17 January, 2016
As part of the Indian Government's drive to improve the ease of doing business in India, it introduced long awaited amendments to the Arbitration Act through the Arbitration and Conciliation (Amendment) Ordinance, 2015 (the "Arbitration Ordinance"). The Government also promulgated the Commercial Courts, Commercial Division and Commercial Appellate Division of High Courts Ordinance, 2015 (the "Commercial Courts Ordinance"), which is aimed at improving the resolution of commercial disputes in the Indian courts by creating specialist commercial benches in High Courts, including to deal with arbitration matters.
Both these ordinances have now been approved by the Parliament and been replaced by the Arbitration and Conciliation (Amendment) Act, 2015 (the "Arbitration Amendment Act") and Commercial Courts, Commercial Division and Commercial Appellate Division of High Courts Act, 2015. These legislative developments are a clear indication of the Government's intention to reform the landscape of commercial dispute resolution in India.
As reported previously in the context of the Arbitration Ordinance (see here), some of the key changes introduced to the Arbitration Act are as follows:
- Provisions for the granting of interim relief and collection of evidence by Indian courts have now been made applicable to international commercial arbitrations (i.e. commercial arbitrations where at least one party is not Indian) seated outside India.
- Jurisdiction is conferred solely on High Courts for applications relating to international commercial arbitrations, thus, parties to an international commercial arbitration will no longer have to approach lower courts to seek relief.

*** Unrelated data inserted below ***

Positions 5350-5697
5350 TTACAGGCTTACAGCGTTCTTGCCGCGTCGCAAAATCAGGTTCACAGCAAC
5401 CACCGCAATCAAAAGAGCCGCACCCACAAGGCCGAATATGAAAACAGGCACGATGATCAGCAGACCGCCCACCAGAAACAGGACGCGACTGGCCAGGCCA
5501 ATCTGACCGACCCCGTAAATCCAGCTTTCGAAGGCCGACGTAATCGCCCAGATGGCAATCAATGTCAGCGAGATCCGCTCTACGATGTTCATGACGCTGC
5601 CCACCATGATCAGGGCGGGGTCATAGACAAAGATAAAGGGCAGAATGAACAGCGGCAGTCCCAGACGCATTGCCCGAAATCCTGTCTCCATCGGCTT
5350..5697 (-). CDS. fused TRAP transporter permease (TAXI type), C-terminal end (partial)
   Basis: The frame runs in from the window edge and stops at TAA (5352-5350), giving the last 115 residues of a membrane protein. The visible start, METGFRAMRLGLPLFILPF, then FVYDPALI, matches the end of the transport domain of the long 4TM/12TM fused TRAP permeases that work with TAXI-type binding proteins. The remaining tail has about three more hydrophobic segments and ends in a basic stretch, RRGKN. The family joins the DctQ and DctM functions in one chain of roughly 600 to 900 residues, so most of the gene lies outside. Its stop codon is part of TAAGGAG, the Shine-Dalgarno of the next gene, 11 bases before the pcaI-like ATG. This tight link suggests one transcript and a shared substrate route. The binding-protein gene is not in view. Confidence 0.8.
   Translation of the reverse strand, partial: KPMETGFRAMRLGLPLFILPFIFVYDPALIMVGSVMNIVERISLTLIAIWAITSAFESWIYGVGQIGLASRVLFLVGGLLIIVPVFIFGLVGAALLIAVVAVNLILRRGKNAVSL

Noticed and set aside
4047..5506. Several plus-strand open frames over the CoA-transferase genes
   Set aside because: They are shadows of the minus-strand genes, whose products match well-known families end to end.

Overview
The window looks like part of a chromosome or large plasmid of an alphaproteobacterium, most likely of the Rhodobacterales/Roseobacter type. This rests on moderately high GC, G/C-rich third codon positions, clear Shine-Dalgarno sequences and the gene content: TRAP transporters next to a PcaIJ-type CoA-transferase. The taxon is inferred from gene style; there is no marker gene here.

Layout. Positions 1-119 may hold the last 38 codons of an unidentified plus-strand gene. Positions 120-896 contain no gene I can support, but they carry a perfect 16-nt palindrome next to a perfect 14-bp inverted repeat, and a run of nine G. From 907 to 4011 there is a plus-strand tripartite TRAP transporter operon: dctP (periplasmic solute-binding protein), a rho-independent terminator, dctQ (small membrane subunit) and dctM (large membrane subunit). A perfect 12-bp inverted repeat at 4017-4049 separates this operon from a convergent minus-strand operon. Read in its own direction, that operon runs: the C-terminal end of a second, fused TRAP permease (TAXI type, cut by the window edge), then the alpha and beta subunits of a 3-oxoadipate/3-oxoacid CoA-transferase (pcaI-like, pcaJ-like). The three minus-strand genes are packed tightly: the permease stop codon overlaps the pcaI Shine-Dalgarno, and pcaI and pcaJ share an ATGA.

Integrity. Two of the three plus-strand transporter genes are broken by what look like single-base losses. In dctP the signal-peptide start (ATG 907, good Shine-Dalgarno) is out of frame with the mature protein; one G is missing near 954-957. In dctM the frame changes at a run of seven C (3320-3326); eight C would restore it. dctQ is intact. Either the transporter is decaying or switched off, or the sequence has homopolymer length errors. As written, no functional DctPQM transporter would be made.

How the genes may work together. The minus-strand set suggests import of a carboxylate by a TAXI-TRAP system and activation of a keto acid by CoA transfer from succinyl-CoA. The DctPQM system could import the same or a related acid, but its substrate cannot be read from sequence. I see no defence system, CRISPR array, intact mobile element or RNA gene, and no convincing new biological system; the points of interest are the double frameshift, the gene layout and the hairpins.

- The Arbitration Amendment Act clarifies that the "public policy" ground for setting aside and refusing to enforce awards will only be applicable where (i) an award has been obtained by fraud or corruption; (ii) an award is in contravention with the fundamental policy of Indian law; or (iii) an award is in conflict with the most basic notions of morality or justice, thereby limiting the scope for judicial interference.
- The Arbitration Amendment Act seeks to impose strict time limits on the arbitral process. An arbitral tribunal is required to render an award within 12 months from the date of appointment of arbitrators, which can be extended for a further period of 6 months by agreement of the parties. If an award is not made within such time period, the mandate of the arbitrators automatically terminates and any extension can only be granted by the courts.
- A comprehensive regime for costs has been introduced to codify the "costs follow the event” or “loser pays” principle in order to disincentivise frivolous actions.
One widely reported concern about the Arbitration Ordinance was the absence of any transitory provision setting out the applicability of the amendments to ongoing arbitrations. It has now been clarified by the Arbitration Amendment Act that the amendments will apply prospectively, i.e., to arbitration proceedings commenced on or after 23 October 2015 (being the date on which the Arbitration Ordinance was brought into force).
For further information, please contact:
Nicholas Peacock, Partner, Herbert Smith Freehills